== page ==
Each home includes a covered lanai, while many plans also include covered entries and front porches, says John Manrique, vice president for marketing for Kolter.

“Many home shoppers are also interested in extended lanais and patio areas to accommodate outdoor furniture, entertainment, fire pits and more,” he adds. 

Toll Brothers, which has new communities throughout Central Florida, offers homes with covered lanais that buyers can personalize to suit their lifestyles, says Fanning. 

“A covered lanai enables homebuyers to enjoy Central Florida’s outdoor lifestyle without leaving home.” 

Many buyers enhance the space with a summer kitchen and bar perfect for blending indoor and outdoor living, Fanning says, while others create a tropical oasis with lush landscaping and a custom swimming pool and spa. 

“These outdoor spaces serve as an ideal ‘stay-cation’ for Central Florida residents.”


Homebuilders and architects have solid advice for potential homebuyers when it comes to features for outdoor living.

“If outdoor living with a pool and other features is a priority, be sure from the start to let your builder know what you’re interested in,” says Manrique with Kolter Homes. “He or she can lead you to a piece of property that works.”

He adds that buyers, who may want to install features later, need to find out beforehand what the homeowner association — if one exists — will allow.

Canin architect Weremeichik made two specific points: Avoid outdoor appliances in Florida. And if the outdoor kitchens are too expensive initially, ask the builder to provide pre-wiring or pre-plumbing for the future.

“Be true to yourself,” says Keesee’s Pillsbury, “Find a home with the features you find important, ones that enhance activities that you know you already enjoy. Then pull the proper team together who can make it happen.”

Of course, outdoor features come with a price tag. “Depending on the homeowner’s budget, outdoor features will have a varying level of importance,” Kean said. “For first-time homebuyers, outdoor features are not as important as the number of bedrooms and bathrooms. Best yet, they can be added as the budget allows.”

But if money is no object, Kean adds, “homeowners like to have all the bells and whistles.”

He suggests hiring an interior designer or a landscape designer to develop the outdoor living areas. “Since these areas are an extension of your home, it’s beneficial to hire someone with the expertise to achieve the best results for your desired purpose,” he says.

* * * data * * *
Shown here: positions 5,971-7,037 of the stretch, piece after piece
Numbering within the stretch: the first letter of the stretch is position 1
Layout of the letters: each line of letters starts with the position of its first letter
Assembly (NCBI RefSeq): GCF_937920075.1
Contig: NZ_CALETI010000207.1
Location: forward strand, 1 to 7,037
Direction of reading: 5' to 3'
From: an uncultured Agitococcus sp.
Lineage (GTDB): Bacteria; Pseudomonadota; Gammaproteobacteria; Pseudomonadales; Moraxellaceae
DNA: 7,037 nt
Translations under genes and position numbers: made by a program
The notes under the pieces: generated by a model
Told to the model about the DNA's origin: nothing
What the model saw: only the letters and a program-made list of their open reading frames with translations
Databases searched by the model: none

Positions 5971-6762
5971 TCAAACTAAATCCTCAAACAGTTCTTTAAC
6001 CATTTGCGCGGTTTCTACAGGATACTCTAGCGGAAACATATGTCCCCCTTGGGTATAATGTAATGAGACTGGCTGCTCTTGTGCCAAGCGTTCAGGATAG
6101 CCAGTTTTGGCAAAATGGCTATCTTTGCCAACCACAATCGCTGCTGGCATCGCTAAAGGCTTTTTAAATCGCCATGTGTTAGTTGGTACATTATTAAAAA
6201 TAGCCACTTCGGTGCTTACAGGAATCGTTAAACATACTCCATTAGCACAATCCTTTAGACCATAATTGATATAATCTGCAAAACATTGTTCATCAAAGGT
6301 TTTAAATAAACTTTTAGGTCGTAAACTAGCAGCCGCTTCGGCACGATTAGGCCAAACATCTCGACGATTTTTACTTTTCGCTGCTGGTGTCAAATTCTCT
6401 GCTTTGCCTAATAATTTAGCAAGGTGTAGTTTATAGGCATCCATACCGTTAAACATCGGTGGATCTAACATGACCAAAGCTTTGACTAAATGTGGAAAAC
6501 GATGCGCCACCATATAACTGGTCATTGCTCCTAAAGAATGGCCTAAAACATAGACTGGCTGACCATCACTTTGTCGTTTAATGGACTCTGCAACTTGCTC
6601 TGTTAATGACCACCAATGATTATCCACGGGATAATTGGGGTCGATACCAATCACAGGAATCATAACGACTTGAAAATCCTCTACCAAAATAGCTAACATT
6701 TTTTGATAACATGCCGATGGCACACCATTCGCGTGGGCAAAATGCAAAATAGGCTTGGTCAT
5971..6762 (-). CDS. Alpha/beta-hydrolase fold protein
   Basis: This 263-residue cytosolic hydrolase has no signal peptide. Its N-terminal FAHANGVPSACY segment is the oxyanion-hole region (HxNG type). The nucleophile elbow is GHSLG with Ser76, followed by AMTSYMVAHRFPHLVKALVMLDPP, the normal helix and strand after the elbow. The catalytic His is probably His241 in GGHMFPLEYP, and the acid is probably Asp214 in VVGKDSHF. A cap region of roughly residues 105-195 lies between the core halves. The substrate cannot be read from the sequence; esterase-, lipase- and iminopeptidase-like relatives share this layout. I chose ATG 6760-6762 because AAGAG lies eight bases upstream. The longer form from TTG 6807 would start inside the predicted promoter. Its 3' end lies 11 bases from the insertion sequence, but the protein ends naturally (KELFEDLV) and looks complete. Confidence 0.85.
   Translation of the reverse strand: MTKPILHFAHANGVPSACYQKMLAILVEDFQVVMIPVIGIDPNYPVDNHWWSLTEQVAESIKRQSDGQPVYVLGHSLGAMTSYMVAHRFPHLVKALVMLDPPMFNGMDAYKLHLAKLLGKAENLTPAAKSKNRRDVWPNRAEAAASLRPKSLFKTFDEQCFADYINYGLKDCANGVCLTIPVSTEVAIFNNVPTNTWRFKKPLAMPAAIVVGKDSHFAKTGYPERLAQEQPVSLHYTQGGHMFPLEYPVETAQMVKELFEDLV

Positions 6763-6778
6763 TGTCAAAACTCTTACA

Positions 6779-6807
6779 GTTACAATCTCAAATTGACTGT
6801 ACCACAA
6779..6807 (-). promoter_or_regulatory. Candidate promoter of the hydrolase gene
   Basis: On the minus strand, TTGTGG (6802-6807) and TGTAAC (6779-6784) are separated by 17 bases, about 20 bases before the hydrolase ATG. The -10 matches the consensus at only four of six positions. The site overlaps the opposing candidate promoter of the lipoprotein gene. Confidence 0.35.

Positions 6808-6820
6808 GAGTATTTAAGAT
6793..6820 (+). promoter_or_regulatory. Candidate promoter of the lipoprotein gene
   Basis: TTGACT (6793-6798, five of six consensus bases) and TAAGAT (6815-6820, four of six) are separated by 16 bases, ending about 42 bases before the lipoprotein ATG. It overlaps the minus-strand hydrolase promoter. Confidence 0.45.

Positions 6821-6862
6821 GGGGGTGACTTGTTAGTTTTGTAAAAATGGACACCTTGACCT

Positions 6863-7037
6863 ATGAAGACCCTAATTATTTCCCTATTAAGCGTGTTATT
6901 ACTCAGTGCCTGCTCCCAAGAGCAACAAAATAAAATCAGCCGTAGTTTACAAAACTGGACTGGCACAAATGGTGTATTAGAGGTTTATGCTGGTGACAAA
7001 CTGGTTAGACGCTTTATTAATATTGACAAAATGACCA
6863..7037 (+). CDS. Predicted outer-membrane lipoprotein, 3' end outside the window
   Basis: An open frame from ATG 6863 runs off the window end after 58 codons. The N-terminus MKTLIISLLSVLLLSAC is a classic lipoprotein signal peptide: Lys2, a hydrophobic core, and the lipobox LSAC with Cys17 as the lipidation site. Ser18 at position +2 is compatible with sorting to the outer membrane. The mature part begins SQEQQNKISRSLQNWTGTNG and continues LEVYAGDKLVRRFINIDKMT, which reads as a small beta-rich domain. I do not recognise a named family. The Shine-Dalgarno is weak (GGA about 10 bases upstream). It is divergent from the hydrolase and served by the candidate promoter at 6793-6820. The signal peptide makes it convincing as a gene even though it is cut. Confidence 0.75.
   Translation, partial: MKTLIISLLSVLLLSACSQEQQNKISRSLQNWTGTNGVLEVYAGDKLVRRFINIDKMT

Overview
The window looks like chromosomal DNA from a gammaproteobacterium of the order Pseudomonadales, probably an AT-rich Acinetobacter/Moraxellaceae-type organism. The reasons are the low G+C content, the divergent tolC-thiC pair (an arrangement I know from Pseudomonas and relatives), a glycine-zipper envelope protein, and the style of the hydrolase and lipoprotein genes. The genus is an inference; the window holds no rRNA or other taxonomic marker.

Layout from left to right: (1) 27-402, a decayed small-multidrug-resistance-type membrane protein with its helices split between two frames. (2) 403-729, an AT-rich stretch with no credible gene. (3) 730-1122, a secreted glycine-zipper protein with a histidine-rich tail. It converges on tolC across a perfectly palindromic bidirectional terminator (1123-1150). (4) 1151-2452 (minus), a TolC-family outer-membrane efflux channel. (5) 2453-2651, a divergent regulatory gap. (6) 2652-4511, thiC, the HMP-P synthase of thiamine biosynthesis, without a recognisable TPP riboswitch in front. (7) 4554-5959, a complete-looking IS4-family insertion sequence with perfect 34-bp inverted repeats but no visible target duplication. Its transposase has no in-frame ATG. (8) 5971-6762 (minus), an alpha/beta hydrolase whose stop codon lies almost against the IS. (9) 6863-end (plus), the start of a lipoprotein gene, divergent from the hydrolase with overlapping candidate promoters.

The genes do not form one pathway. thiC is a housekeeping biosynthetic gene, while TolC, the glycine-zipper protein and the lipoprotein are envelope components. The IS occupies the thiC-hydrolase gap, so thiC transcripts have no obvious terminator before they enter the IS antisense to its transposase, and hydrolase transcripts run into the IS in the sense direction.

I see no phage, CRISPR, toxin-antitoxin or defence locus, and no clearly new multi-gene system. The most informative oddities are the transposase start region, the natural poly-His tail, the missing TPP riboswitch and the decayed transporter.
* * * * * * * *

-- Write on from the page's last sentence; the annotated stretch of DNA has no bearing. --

For example, if you’re adding an outdoor dining area, an interior designer will have sources for outdoor furniture and fabrics that look like they were made for the indoors.

Mills’ projects have included both new design and remodels of existing outdoor spaces. “There are pluses and minuses to both,” he says. “In buying a home with existing outdoor features, it’s important to ensure that these existing features suit your family’s wants and needs.”

He continues: “Every client we work with has a different list of likes and dislikes. We work side by side as design partners to ensure that the landscapes we create fit the lives of the people experiencing them.”

Central Floridians were taking it outdoors long before the COVID-19 pandemic and will continue to do so — with or without stay-at-home rules. Homebuilders and architects will identify and develop innovative and popular features. 

“For most homebuyers, the outdoor space is as important as any indoor one,” says Fanning with Toll Brothers. “Living in Central Florida, they’ll spend hours each week on their lanai — whether that’s grilling with neighbors, enjoying an evening swim or relaxing with a book on a breezy morning.” 

The space should reflect the buyers’ lifestyle and complement the beauty of their home’s interior, Fanning says. Mills echoes that sentiment.

“Outdoor features have become very valuable to potential homebuyers,” he says. “Properly designed outdoor spaces can be the sole reason for potential homebuyers to pull the trigger on a purchase.” 

Pillsbury adds a philosophic note: “We have a part of us that appreciates the privacy of our dwelling, and another part of us that longs to be outside to take in whatever nature has available to offer us.”

The most recent shift in our global situation has forced us to rethink the things we find most important, he adds: “The situation has offered us a reset of sorts — if we take the opportunity to find the brighter side of staying at home."